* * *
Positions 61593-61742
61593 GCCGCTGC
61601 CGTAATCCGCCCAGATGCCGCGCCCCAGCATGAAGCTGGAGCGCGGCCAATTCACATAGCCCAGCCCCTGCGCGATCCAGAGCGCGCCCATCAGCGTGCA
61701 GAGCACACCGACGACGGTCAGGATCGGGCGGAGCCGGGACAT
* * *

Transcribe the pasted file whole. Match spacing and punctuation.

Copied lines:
Positions 61593-61742
61593 GCCGCTGC
61601 CGTAATCCGCCCAGATGCCGCGCCCCAGCATGAAGCTGGAGCGCGGCCAATTCACATAGCCCAGCCCCTGCGCGATCCAGAGCGCGCCCATCAGCGTGCA
61701 GAGCACACCGACGACGGTCAGGATCGGGCGGAGCCGGGACAT